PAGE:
It’s often sparked by one player doing well and then people saying “if X is worth that then Y must be worth at least this”. It’s a terrible way to value a player but that’s for another time.
In this case it’s Trent Alexander-Arnold (more on him below) which has led people to cry “flying fullbacks are the new Performance Kings!”.
What is particularly crazy about this is you are essentially saying “Defenders who cross and assist are good!”. This is not news.
Anyone paying attention knew this 3 months ago and it was one of my first comments within minutes of the new scoring matrix was announced in my Live Blog.
Newer traders have an excuse but the veterans don’t, we should know these things!
It’s also common in these situations for people to look further and further down the pecking order until what is being bought has nowhere near the quality of the original player they are being compared to.
With TAA in particular, his “quarterback” stats like crosses/long passing in particular have soared in the last 6 matches or so. These numbers have appeared as one offs before but then disappeared and they are now consistent. He was good before but he’s even better across the last 6 games.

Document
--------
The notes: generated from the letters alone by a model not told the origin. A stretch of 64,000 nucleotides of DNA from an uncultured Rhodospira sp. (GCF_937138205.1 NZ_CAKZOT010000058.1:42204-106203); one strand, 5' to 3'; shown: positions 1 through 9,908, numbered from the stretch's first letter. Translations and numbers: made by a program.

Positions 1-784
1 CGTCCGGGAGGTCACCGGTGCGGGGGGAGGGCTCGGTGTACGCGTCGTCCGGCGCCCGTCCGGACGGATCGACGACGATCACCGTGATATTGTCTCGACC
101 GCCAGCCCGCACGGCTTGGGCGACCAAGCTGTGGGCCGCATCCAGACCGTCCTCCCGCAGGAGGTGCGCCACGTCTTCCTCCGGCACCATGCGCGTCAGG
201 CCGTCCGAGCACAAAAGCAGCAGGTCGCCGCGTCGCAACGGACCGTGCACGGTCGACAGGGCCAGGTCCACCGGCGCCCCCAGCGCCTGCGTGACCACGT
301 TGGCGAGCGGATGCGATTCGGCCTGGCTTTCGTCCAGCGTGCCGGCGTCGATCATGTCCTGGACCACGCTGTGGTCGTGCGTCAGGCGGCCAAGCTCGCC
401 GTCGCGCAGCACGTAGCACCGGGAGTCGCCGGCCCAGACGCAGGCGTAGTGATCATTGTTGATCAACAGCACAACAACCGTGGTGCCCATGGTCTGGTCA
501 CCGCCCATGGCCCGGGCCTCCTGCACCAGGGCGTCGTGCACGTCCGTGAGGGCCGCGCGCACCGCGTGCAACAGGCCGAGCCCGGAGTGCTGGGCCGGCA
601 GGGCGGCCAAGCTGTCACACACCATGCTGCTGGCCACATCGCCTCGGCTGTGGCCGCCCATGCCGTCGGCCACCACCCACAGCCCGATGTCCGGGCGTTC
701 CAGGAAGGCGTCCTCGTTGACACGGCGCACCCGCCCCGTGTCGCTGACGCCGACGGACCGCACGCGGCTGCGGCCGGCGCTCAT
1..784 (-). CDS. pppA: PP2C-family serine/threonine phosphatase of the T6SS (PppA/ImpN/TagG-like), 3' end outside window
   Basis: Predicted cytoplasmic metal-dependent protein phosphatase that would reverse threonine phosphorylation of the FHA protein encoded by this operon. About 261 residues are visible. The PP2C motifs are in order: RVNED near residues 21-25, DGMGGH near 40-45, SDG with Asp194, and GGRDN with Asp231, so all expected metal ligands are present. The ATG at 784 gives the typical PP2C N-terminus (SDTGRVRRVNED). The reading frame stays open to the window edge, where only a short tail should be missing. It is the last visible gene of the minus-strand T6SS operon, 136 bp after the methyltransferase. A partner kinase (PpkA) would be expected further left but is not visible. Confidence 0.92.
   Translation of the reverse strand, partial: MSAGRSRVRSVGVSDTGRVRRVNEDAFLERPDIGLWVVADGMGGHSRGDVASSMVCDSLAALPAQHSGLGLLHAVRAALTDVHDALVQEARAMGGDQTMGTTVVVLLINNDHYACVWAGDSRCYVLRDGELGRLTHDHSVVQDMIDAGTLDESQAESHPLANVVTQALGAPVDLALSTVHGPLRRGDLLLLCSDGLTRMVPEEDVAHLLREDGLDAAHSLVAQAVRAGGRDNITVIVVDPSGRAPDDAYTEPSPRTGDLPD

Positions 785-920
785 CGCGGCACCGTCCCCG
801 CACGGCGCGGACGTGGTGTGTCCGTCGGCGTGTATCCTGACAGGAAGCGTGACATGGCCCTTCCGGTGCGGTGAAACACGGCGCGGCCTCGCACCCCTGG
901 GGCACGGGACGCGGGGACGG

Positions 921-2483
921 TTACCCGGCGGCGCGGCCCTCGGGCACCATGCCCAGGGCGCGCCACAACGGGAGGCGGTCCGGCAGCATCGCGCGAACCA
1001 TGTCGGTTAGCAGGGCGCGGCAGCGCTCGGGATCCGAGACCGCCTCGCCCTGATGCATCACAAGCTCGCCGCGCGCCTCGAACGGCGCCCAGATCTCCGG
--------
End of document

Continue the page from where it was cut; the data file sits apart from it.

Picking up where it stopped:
In fact, these numbers are near unique for a full back across the big 5 leagues, with only a handful getting close and a chasing pack who are offering maybe 50-60% of what TAA does at the moment.
On his old numbers I questioned whether £4 was great value and at the time that was valid. But now? This improvement would easily warrant £4 as if this continues he’ll be a very regular challenger.
At £6 and post-improvement we are probably in around about the same situation, he’s good and there are far worse holds but £6 is a lot to pay and the opportunity cost is very high.
And there isn’t really scope for further improvement unless he was to develop super powers. There is also a risk that they fall back to “normal” levels i.e what he has shown in his previous career outside the last 6 games.